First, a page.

July 26, 2016


I'm not an astronaut dealing with atmospheric issues and stressing about whether or not reentry will go smoothly after a trip to outer space.  Nor am I a world traveler obsessing over the possibility of losing a passport and the associated hiccoughs revolving around reentering my home country in this worse case scenario incident.

My reentry concerns revolve around my difficulties coping with life after a weekend out of town.  I took Mini to St. Louis on Friday where she competed in back to back Irish dancing competitions.  Since my summer has been riddled with travels out of town for Irish dancing, college orientation, and a lengthy family vacation, I was unenthusiastic about heading to St. Louis for the weekend.  I did not anticipate returning home would be so strenuous.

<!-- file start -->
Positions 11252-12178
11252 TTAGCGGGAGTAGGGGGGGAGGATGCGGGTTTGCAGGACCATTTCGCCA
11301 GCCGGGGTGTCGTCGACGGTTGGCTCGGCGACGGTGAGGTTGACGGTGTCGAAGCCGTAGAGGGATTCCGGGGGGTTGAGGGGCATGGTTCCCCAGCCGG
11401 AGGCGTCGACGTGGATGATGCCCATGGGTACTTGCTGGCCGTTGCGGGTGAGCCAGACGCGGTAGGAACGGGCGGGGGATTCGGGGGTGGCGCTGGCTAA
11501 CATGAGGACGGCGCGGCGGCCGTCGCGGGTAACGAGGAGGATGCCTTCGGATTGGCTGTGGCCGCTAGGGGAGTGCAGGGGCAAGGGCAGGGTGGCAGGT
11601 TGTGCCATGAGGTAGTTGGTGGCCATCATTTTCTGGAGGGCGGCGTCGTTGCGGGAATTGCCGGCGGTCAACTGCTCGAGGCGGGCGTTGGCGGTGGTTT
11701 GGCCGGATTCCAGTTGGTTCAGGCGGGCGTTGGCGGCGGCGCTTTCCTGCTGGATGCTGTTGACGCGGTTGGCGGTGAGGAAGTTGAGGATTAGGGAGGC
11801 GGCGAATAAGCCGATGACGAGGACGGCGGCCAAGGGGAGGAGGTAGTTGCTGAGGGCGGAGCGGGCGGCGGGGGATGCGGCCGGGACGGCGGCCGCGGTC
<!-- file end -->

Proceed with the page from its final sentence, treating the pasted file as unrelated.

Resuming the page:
Mini placed in the top half of her competition in Milwaukee the weekend prior to our St. Louis trip.  This trophy registered as a 'win' on more than one level.  First of all, I was greatly relieved that Mini's quest to qualify for the Midwest Championships was successful.  After two, very discouraging, not-even-close results in Indianapolis and Louisville , I feared that I would spend every available weekend this summer chasing from one city to another to try to capture a win.  Secondly, the fact that our upcoming road trip to St. Louis was no longer necessary awarded me inner peace.  Because Mini hoped to qualify for the big dance competition, I registered her for the two St. Louis contests because the deadline popped up prior to her shot at winning in Milwaukee.  I decided to sign her up so that our mission to check this annoying task off of our list wouldn't be interrupted, or at the very least so that I wouldn't be stuck paying hefty late-entry fees.  I explained to Mini that I was willing to eat the non-refundable registration fee, if we could skip the four hour drive.  I admit that although I invested in some private lessons and enforced a daily practice regiment, my confidence was shaky that she could pull it off.  Despite tough competition, her name was announced during the awards ceremony and in an instant Mini and I were celebrating with a tight hug.  Her big trophy was sandwiched between us.